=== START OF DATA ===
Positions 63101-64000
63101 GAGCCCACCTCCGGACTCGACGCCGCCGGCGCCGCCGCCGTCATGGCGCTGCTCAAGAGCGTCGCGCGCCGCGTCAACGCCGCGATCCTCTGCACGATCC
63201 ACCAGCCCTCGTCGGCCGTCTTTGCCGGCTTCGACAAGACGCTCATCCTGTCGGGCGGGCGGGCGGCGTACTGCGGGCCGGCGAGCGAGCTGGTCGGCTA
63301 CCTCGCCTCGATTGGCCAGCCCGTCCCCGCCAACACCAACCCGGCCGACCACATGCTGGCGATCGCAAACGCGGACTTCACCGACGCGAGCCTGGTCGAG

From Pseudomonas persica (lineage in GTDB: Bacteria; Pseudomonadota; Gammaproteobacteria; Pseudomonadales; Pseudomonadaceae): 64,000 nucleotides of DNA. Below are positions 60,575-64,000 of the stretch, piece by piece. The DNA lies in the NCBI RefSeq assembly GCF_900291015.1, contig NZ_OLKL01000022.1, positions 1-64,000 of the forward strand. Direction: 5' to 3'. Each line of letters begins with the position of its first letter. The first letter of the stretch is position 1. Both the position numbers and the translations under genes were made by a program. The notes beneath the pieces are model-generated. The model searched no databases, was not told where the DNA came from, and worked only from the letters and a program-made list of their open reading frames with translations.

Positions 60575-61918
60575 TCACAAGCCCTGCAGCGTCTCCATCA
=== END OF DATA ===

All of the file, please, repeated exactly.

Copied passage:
Positions 63101-64000
63101 GAGCCCACCTCCGGACTCGACGCCGCCGGCGCCGCCGCCGTCATGGCGCTGCTCAAGAGCGTCGCGCGCCGCGTCAACGCCGCGATCCTCTGCACGATCC
63201 ACCAGCCCTCGTCGGCCGTCTTTGCCGGCTTCGACAAGACGCTCATCCTGTCGGGCGGGCGGGCGGCGTACTGCGGGCCGGCGAGCGAGCTGGTCGGCTA
63301 CCTCGCCTCGATTGGCCAGCCCGTCCCCGCCAACACCAACCCGGCCGACCACATGCTGGCGATCGCAAACGCGGACTTCACCGACGCGAGCCTGGTCGAG

From Pseudomonas persica (lineage in GTDB: Bacteria; Pseudomonadota; Gammaproteobacteria; Pseudomonadales; Pseudomonadaceae): 64,000 nucleotides of DNA. Below are positions 60,575-64,000 of the stretch, piece by piece. The DNA lies in the NCBI RefSeq assembly GCF_900291015.1, contig NZ_OLKL01000022.1, positions 1-64,000 of the forward strand. Direction: 5' to 3'. Each line of letters begins with the position of its first letter. The first letter of the stretch is position 1. Both the position numbers and the translations under genes were made by a program. The notes beneath the pieces are model-generated. The model searched no databases, was not told where the DNA came from, and worked only from the letters and a program-made list of their open reading frames with translations.

Positions 60575-61918
60575 TCACAAGCCCTGCAGCGTCTCCATCA